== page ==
Want Higher Engagement? Form Facebook Groups!

Amid the flurry of industry headlines regarding the Facebook algorithm changes during the first quarter of 2018 emerged a conversation around the renewed potential for news organizations to use Facebook Groups to connect with their audiences. Facebook hosted a small group of journalists at their Austin headquarters during the SXSW conference in March to take a deep dive into Groups and here are some of the learnings from that session: 

The meeting began with an algorithm update: As you are likely aware, changes were made to filter out Tag baiting, Like baiting, and Share baiting; all have decreased importance on Facebook today. 

The 2018 Priorities for News on Facebook:

- Trusted sources and Informative content: Prioritizing news that people have told Facebook they find informative
- Local news: 82% of people are somewhat or extremely interested in local news on Facebook
- Local + News source = local publisher (per the algorithm)

For the discussion on Groups, Facebook invited MIchelle Holmes, VP of Content at AL.com and Spaceship Media to run through a case study (Spaceship Media is a small startup with former journalists to help news organizations with “dialogue journalism”).  AL.com has launched several successful Groups, including one for sketch comedy, “It’s a Southern Thing,” (with 700,000 members) and Bama Ink for tattoos.

The partners started a group for female voters in the Bay Area of California who voted for Clinton and female Alabama voters who voted for Trump with the following objectives:

- Bring them into the conversation
- Provide reporting and information
          - Use “fact stacks” to insert journalism into the conversation
- Content is produced

Here’s a NiemanLab article on the project. 

Other Spaceship Media partners include The Seattle Times, Minnesota Public Radio, and Digital First Media. Holmes says several of their groups are heavy lifts and require a community manager to build and maintain deep connections. 

Other projects centered around Groups include:

- Black Magic Project: Topics of interest to black Alabamians
- Southern Girls Project: How do we convene girls in the south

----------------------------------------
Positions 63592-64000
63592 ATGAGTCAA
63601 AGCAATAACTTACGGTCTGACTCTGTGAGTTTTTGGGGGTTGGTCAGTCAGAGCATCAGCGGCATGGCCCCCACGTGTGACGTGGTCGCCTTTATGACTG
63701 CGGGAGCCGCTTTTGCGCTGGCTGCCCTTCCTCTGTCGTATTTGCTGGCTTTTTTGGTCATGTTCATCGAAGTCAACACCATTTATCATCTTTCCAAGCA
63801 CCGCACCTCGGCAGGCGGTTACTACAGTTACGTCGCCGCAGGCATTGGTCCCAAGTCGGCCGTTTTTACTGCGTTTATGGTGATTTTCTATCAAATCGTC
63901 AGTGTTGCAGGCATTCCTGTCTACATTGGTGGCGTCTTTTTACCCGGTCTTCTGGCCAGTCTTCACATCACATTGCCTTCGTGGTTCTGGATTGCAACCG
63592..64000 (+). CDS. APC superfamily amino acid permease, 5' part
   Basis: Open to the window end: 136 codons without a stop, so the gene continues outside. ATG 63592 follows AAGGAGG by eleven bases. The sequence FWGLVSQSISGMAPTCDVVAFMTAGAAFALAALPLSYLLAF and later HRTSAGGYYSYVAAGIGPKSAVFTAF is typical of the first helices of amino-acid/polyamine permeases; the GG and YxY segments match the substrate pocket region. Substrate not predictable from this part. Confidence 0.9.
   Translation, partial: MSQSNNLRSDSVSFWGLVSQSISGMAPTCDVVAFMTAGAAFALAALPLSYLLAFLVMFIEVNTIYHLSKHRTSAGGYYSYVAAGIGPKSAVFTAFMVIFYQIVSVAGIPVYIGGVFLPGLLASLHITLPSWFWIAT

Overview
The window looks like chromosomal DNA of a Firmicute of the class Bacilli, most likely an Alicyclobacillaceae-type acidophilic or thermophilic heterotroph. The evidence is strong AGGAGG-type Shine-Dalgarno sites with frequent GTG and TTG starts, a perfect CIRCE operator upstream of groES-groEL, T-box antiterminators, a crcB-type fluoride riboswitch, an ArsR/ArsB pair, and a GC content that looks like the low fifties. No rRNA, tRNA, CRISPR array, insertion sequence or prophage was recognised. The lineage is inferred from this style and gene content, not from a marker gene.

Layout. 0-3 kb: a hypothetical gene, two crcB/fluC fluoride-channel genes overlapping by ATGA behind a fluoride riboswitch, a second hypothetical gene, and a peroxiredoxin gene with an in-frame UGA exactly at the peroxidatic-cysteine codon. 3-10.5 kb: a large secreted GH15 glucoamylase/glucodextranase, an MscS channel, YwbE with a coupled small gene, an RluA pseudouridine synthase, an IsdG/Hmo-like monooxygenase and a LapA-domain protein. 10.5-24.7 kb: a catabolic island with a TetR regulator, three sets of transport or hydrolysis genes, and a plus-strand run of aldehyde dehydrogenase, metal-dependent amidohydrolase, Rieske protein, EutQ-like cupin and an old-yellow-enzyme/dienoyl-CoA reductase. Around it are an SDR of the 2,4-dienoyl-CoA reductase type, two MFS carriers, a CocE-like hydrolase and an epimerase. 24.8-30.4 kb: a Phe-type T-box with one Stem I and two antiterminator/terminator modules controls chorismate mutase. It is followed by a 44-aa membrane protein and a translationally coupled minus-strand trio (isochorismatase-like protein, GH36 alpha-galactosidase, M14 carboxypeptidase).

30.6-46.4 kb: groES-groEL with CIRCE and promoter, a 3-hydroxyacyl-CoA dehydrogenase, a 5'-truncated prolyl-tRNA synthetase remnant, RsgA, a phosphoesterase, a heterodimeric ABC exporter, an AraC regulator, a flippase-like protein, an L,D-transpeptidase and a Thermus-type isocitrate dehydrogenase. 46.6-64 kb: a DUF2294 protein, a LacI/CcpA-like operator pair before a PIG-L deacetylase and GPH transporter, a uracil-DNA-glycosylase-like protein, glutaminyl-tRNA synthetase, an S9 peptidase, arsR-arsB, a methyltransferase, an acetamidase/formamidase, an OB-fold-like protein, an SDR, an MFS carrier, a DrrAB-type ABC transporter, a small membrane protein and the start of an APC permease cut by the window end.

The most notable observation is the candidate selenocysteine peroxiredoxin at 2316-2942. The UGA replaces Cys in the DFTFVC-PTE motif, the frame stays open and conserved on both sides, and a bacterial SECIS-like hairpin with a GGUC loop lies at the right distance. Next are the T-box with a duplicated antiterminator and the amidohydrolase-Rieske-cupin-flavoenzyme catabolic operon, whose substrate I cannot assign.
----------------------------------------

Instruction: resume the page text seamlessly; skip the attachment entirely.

- Next big project: Guns, an American conversation

AL.com is not measuring KPIs, but looking at these as experiments. “Do we think we are connecting with our audience in a different way?” And “Do they help us report better?” are the questions they are asking.

Some recommendations from Holmes:

- Define the period that a group will live - not open-ended. The logic here is to give staff a set amount of time on the “heavy lift” and give the audience a sense of how long the Group will exist. The “end date” can always be modified if the Group has momentum, of course.
- Define the moderation plan: You can do limited hours and state that on the About page.
- What is your goal? How do you serve the audience and tell your stories?
- Groups have moderator tools not available on a regular Facebook fan page. Use them.
- Groups don’t have direct monetization tools, like branded content and handshakes (but we asked Facebook to develop them!)
- Search for existing Groups on CrowdTangle before launching one.
- Education on audience engagement in newsrooms is critical.
- Find people on your staff who have passion for the group/topic.

Several years ago, KING-TV in Seattle launched a Group called Get Fit at the first of the year and invited the audience to join the morning anchor team in, well, getting fit. The anchors engaged with the audience on their own diet and exercise plans and cheered on community members as they completed 5K runs and achieved their own goals. The group eventually grew to more than 3,000 members and lasted about a year. 

Here is an example from The Texas Tribune on a story idea generated from their Facebook Group called This is your Texas:

 

The reporter’s Facebook post reminds people the story idea came from their Facebook Group.  And at the beginning of the story on their website, this graphic also encourages readers to join the group:

Other examples include:

- Conde Nast with a Group for women who travel that has 46,000 members
- The Boston Globe formed a Group for Race in Boston to coincide with a multi-part investigative project
- Vox has a Group called Weeds 
- Gatehouse Media has a ton of Groups on topics ranging from pets to local history

If you have questions about Groups and how to structure and manage them, contact your SmithGeiger consultant for more information.